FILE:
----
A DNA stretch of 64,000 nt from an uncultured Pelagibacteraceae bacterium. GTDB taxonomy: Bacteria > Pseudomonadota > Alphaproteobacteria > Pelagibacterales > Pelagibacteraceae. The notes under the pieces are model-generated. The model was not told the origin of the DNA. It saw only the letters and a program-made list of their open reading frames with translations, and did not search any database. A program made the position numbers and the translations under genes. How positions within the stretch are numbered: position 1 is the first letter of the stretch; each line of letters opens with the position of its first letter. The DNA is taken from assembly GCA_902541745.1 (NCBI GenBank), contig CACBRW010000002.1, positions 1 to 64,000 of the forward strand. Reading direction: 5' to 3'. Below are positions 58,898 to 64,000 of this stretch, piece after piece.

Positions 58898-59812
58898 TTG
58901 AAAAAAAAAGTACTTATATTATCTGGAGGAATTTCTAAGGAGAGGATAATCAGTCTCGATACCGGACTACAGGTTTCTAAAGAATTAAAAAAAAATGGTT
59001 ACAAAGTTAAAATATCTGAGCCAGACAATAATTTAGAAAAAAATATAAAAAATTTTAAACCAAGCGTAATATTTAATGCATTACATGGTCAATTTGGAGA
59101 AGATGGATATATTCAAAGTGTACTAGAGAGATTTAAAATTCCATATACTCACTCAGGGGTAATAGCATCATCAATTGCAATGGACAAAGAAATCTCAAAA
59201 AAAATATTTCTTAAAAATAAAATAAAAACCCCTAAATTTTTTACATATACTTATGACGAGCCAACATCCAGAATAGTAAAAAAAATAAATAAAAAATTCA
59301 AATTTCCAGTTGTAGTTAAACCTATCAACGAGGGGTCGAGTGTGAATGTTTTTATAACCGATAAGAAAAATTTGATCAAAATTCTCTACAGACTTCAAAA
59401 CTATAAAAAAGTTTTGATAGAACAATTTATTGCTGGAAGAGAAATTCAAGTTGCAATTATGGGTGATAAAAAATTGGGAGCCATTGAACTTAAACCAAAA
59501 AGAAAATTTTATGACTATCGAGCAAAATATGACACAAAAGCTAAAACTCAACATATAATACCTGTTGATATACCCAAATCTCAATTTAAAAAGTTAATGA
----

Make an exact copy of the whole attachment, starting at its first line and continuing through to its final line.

A DNA stretch of 64,000 nt from an uncultured Pelagibacteraceae bacterium. GTDB taxonomy: Bacteria > Pseudomonadota > Alphaproteobacteria > Pelagibacterales > Pelagibacteraceae. The notes under the pieces are model-generated. The model was not told the origin of the DNA. It saw only the letters and a program-made list of their open reading frames with translations, and did not search any database. A program made the position numbers and the translations under genes. How positions within the stretch are numbered: position 1 is the first letter of the stretch; each line of letters opens with the position of its first letter. The DNA is taken from assembly GCA_902541745.1 (NCBI GenBank), contig CACBRW010000002.1, positions 1 to 64,000 of the forward strand. Reading direction: 5' to 3'. Below are positions 58,898 to 64,000 of this stretch, piece after piece.

Positions 58898-59812
58898 TTG
58901 AAAAAAAAAGTACTTATATTATCTGGAGGAATTTCTAAGGAGAGGATAATCAGTCTCGATACCGGACTACAGGTTTCTAAAGAATTAAAAAAAAATGGTT
59001 ACAAAGTTAAAATATCTGAGCCAGACAATAATTTAGAAAAAAATATAAAAAATTTTAAACCAAGCGTAATATTTAATGCATTACATGGTCAATTTGGAGA
59101 AGATGGATATATTCAAAGTGTACTAGAGAGATTTAAAATTCCATATACTCACTCAGGGGTAATAGCATCATCAATTGCAATGGACAAAGAAATCTCAAAA
59201 AAAATATTTCTTAAAAATAAAATAAAAACCCCTAAATTTTTTACATATACTTATGACGAGCCAACATCCAGAATAGTAAAAAAAATAAATAAAAAATTCA
59301 AATTTCCAGTTGTAGTTAAACCTATCAACGAGGGGTCGAGTGTGAATGTTTTTATAACCGATAAGAAAAATTTGATCAAAATTCTCTACAGACTTCAAAA
59401 CTATAAAAAAGTTTTGATAGAACAATTTATTGCTGGAAGAGAAATTCAAGTTGCAATTATGGGTGATAAAAAATTGGGAGCCATTGAACTTAAACCAAAA
59501 AGAAAATTTTATGACTATCGAGCAAAATATGACACAAAAGCTAAAACTCAACATATAATACCTGTTGATATACCCAAATCTCAATTTAAAAAGTTAATGA